By Kristin Schultz
Who are you?
A strong sense of self and belonging is key as adolescents make their way toward adulthood. Among the most challenging times and places to work through self-identity are middle school and high school.
In 1993, Niskayuna High School student Jessica Max Stein (now a writer and professor in New York City) started what is now known at her alma mater as Visibility SAGA (Sexuality and Gender Alliance). The 24-year-old club works to create a supportive environment for students and educate the community on issues facing the LGBT community.
First-year adviser Clayton Callahan is excited to see the growth in attendance this year.
“It’s really fun. The students have such high energy and the club just gets bigger and bigger. There are new people every week,” Callahan said.
The club leadership makes sure that the group is a safe space and a place to share and hear from speakers.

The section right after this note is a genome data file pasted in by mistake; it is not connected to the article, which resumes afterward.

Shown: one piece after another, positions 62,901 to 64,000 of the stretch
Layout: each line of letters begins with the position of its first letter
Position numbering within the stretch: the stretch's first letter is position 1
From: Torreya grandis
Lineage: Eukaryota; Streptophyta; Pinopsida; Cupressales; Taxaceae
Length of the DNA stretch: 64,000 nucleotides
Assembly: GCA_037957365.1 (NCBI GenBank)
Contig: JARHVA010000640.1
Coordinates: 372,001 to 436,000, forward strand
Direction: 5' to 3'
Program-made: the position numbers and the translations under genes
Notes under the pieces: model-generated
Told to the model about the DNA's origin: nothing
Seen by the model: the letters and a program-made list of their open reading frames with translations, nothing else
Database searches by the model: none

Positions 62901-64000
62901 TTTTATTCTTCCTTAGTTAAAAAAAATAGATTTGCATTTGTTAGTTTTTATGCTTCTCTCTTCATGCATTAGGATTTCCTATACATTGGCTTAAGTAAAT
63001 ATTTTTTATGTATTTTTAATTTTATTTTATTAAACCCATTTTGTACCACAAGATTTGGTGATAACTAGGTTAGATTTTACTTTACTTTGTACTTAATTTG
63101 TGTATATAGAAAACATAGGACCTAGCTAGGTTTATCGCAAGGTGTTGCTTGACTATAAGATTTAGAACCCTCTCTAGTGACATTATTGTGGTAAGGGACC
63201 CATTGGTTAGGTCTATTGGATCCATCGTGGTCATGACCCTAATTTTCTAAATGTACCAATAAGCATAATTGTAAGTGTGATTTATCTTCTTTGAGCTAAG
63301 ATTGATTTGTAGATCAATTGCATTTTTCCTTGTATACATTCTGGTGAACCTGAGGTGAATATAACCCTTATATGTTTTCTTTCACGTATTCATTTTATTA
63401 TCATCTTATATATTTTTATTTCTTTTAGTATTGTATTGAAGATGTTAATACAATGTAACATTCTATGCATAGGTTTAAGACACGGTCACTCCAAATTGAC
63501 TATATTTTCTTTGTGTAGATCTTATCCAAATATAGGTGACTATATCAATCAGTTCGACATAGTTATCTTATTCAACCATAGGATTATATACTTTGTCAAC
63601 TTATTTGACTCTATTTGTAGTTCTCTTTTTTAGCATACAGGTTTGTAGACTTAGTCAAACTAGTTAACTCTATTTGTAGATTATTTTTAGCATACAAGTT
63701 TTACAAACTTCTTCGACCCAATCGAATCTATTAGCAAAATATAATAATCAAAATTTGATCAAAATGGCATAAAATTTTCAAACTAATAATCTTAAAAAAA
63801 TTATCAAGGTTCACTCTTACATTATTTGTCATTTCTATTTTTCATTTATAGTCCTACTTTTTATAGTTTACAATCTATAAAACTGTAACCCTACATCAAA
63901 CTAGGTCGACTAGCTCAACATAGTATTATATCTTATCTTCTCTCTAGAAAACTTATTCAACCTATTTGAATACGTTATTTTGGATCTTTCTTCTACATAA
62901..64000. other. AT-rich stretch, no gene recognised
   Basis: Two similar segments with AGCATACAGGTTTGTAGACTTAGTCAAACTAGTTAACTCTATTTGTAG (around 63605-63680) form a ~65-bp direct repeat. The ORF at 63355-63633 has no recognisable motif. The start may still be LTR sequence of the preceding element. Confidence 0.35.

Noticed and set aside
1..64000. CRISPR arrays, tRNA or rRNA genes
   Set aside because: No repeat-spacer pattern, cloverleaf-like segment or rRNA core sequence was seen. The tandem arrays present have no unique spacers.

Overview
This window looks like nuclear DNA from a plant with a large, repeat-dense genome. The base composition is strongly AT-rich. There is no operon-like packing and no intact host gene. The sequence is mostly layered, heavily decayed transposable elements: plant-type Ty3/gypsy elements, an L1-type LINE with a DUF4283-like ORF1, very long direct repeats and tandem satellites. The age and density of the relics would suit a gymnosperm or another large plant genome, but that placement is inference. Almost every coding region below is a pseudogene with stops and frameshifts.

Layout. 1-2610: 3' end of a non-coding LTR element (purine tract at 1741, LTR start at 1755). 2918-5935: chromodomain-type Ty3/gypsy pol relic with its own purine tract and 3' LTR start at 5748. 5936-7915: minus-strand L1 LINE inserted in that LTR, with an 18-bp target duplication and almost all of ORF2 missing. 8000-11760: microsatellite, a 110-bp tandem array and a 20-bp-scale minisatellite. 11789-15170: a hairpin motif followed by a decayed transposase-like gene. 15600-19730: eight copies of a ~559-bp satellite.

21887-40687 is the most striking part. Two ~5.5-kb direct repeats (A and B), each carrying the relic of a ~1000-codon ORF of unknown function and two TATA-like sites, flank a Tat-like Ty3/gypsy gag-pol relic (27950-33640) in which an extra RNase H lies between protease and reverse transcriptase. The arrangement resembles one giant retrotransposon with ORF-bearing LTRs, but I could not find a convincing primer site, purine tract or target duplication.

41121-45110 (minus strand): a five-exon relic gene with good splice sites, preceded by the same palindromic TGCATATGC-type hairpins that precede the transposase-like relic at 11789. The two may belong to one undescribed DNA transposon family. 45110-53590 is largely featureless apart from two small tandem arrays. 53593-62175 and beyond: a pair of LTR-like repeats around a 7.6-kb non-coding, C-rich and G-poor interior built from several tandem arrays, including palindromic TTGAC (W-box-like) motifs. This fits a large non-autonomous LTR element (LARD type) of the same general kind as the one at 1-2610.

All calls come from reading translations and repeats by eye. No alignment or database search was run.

The club also advocates for changes at the high school. This year, they made a request to have one of the building’s restrooms designated gender neutral. Co-president Em Remillard reported that the school administration has been very supportive and that making the change “basically requires a $5 sign.”
On May 24, Visibility SAGA hosted a community meeting featuring speaker Kamryn Wolf of the Pride Center of the Capital Region. They talked about how the community at large can help create a supportive environment for the LGBT community.
The club regularly hosts speakers and panels that encourage conversation and promote dialog.
Some of the students in the club were excited to get to leave middle school for high school because they knew they could join a community like Visibility SAGA.
It’s possible, however, that current Iroquois and Van Antwerp students won’t have to wait. At the suggestion of students, school personnel are working to offer opportunities for LGBT students in the middle schools as early as next year.
Advocating close to home and reaching out to a broader audience is not only important for the members of Visibility SAGA, it’s part of the legacy they hope to leave, long after they graduate.
“We want to keep educating people until we reach the whole community,” said co-president Emma Mahony. “We want to leave a legacy of being a supportive environment.”